Gradually over a period of perhaps weeks or months you have seen a change in your child, at first it was hardly noticeably perhaps a change in there mood or there habits were the first sign that something was amiss. The change probably didn’t give you cause to worry too much, being a teenage girl isn’t the easiest of times for either the child or the family.
Boyfriends arise on the scene at this age as does every teenager’s nightmare, acne, falling out with friends; school work and exams all play a significant part in this stage of a teenager’s life. It has happened to us all and will continue happening throughout time.
Gradually though the changes have gotten worse, your child isn’t the happy smiling young lady blossoming into womanhood you expected her to be. The changes happening to her body aren’t the ones you thought you would see, along with the terrible teenage years you now have a much more serious problem to contend with. Your budding teenage daughter is losing weight rapidly; the jeans that once hugged her hips are now falling way below them. Her cheeks which were always fresh and rosy red have now begun taking on a sallow look, her skin perhaps a little ashen or clammy.
It’s not the fact that she’s “going through a stage” for the underlying reasons for her spending more time in her room or that she’ll eat while doing homework up there, the plain fact is that she has a more sinister reason for not wanting to eat with the rest of the family.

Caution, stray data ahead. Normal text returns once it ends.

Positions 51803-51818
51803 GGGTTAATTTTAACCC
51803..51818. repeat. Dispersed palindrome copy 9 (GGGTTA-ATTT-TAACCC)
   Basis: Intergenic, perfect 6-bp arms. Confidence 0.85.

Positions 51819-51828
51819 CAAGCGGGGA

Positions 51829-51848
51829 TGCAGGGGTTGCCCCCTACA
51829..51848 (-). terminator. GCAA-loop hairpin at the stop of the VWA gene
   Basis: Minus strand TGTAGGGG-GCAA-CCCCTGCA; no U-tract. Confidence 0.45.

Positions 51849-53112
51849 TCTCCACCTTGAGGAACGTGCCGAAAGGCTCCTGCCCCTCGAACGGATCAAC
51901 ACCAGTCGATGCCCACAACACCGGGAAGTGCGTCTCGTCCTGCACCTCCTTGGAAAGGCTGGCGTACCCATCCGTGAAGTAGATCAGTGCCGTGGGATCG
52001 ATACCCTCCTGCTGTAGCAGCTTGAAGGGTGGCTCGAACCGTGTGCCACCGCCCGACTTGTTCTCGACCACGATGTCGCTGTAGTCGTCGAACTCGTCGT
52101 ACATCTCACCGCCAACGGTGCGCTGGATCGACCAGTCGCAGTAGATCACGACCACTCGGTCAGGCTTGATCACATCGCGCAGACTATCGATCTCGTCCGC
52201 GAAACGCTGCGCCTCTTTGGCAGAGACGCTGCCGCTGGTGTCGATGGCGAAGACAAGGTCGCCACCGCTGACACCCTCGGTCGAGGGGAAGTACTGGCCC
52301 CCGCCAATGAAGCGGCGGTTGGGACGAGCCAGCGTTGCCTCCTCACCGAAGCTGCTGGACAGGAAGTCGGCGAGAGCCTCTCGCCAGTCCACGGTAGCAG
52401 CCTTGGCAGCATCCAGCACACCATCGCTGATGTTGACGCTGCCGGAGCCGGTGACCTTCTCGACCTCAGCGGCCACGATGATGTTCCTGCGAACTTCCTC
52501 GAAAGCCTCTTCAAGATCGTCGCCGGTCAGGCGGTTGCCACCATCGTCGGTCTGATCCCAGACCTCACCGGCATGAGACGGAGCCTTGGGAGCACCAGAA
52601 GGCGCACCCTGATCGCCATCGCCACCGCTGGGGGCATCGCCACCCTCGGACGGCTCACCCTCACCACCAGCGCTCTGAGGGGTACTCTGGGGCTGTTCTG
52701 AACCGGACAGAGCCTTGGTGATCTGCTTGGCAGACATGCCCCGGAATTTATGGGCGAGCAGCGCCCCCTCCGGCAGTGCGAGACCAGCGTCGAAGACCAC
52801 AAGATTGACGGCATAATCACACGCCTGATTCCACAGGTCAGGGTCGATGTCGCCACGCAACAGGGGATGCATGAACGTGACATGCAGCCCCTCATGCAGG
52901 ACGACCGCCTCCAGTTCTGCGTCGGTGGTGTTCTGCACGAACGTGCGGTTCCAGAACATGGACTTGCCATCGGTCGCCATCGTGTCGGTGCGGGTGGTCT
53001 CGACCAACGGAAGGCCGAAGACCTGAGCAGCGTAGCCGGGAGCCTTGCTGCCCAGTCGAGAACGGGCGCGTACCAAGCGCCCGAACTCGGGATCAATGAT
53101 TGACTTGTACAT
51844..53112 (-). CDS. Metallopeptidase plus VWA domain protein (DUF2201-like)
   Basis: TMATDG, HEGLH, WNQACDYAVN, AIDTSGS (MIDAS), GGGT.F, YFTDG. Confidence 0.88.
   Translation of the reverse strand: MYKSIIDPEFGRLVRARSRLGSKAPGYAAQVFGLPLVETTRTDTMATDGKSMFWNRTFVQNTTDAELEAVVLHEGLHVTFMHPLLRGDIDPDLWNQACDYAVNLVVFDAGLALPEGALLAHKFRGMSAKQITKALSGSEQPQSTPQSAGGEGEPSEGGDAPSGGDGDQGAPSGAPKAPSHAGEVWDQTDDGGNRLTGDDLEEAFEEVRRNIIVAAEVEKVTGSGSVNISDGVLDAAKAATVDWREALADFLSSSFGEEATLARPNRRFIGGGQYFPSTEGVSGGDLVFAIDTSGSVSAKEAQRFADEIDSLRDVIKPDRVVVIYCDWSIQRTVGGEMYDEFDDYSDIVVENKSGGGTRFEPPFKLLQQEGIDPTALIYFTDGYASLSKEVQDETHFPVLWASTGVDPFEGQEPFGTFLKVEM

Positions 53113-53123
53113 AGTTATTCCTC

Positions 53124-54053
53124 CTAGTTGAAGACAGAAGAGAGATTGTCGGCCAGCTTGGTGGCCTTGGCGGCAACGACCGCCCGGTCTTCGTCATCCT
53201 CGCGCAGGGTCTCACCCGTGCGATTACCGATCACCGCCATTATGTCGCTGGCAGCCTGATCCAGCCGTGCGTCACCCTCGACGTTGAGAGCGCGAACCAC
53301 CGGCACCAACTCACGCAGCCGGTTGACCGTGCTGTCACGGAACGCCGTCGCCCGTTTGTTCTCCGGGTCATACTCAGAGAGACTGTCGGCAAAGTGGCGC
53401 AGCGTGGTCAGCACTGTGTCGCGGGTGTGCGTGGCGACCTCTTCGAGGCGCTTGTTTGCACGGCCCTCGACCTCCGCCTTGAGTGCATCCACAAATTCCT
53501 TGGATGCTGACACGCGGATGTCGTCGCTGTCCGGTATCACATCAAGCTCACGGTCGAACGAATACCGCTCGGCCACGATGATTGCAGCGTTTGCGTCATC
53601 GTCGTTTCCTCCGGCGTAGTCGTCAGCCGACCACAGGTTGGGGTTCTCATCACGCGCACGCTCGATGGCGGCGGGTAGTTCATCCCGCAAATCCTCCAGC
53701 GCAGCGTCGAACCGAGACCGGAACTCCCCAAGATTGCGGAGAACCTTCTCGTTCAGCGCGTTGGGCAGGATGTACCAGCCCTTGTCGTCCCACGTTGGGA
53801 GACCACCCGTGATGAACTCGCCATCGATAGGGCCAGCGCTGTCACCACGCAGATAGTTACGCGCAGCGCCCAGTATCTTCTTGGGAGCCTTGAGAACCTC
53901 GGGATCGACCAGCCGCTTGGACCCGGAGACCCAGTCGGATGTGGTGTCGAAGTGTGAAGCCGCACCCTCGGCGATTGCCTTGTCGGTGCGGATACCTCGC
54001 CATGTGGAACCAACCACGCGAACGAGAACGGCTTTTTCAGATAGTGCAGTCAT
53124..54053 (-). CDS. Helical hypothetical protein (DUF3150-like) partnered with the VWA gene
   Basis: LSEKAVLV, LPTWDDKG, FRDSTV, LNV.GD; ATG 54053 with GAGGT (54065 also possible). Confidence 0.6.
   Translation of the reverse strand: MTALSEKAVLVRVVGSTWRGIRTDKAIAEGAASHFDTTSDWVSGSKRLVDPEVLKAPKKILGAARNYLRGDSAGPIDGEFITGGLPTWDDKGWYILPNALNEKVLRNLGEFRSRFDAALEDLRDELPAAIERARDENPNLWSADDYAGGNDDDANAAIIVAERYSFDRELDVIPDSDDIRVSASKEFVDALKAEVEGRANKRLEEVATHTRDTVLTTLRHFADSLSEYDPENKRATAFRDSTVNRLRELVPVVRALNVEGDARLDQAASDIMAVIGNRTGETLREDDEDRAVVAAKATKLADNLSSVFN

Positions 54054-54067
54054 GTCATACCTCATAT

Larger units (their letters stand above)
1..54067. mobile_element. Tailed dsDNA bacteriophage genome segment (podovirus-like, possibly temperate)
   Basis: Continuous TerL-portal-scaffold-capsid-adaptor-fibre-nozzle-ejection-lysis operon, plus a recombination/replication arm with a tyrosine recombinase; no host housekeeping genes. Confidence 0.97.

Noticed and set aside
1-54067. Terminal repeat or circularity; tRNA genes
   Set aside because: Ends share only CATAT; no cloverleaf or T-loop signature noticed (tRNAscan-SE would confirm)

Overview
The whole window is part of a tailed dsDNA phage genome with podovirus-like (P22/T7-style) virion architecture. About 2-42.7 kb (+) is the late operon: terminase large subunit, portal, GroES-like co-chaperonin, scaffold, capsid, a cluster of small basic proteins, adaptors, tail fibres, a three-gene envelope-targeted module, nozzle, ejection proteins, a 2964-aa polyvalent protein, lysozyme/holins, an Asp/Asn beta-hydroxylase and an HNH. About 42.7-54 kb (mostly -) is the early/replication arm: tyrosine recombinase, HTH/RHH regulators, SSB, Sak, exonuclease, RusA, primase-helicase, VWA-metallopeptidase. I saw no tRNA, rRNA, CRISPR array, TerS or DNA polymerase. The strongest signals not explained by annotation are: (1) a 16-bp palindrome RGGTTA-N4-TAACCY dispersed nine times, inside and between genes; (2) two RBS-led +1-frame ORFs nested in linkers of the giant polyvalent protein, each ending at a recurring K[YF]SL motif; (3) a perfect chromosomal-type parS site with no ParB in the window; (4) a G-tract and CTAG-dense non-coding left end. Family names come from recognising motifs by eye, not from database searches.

She doesn’t eat or if she does then it’s very little. Something that maybe started out as noticing she was a few pounds heavier than most of her friends has quickly turned into a deep seated phobia, she doesn’t particularly want to lie and deceive her parents that alone is probably adding to the problems she now has.
Your child has developed anorexia, she has now actually gone beyond just losing a few pounds and is convinced she is still overweight. She is herself totally different from the person you see.
There will be many more underlying symptoms and if not caught and dealt with very serious consequences for her painfully thin body. Anorexia will begin to have an affect on the heartbeat and blood flow, the body becomes dehydrated from lack of fluid and the sufferer may become dizzy or faint.
If not caught and help sought eventually the disease will damage kidneys, bones, muscles and ovaries. This is the worst case scenario of course and if recognised and dealt with in the early stages a full recovery with no lasting damage is made.
It is therefore important not to quickly strike off those mood swings as “teenage troubles”, however difficult times can be bringing up a teenager there may actually be a much more serious underlying cause.